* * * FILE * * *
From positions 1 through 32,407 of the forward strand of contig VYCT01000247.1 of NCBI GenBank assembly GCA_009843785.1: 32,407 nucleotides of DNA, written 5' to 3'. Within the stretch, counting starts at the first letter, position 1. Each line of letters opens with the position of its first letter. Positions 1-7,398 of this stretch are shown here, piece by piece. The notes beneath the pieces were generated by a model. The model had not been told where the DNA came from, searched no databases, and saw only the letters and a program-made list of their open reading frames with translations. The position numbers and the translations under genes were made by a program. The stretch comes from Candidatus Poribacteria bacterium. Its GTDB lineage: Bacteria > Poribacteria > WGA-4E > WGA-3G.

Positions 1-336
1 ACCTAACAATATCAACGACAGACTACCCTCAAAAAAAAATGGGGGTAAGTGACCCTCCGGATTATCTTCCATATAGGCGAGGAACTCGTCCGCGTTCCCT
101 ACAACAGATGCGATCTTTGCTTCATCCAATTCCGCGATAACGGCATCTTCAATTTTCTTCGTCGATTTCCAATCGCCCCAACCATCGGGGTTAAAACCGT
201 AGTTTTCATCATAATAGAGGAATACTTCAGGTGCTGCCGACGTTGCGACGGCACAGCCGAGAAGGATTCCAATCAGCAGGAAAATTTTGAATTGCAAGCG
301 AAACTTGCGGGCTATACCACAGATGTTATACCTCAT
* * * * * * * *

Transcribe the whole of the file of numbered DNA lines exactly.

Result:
From positions 1 through 32,407 of the forward strand of contig VYCT01000247.1 of NCBI GenBank assembly GCA_009843785.1: 32,407 nucleotides of DNA, written 5' to 3'. Within the stretch, counting starts at the first letter, position 1. Each line of letters opens with the position of its first letter. Positions 1-7,398 of this stretch are shown here, piece by piece. The notes beneath the pieces were generated by a model. The model had not been told where the DNA came from, searched no databases, and saw only the letters and a program-made list of their open reading frames with translations. The position numbers and the translations under genes were made by a program. The stretch comes from Candidatus Poribacteria bacterium. Its GTDB lineage: Bacteria > Poribacteria > WGA-4E > WGA-3G.

Positions 1-336
1 ACCTAACAATATCAACGACAGACTACCCTCAAAAAAAAATGGGGGTAAGTGACCCTCCGGATTATCTTCCATATAGGCGAGGAACTCGTCCGCGTTCCCT
101 ACAACAGATGCGATCTTTGCTTCATCCAATTCCGCGATAACGGCATCTTCAATTTTCTTCGTCGATTTCCAATCGCCCCAACCATCGGGGTTAAAACCGT
201 AGTTTTCATCATAATAGAGGAATACTTCAGGTGCTGCCGACGTTGCGACGGCACAGCCGAGAAGGATTCCAATCAGCAGGAAAATTTTGAATTGCAAGCG
301 AAACTTGCGGGCTATACCACAGATGTTATACCTCAT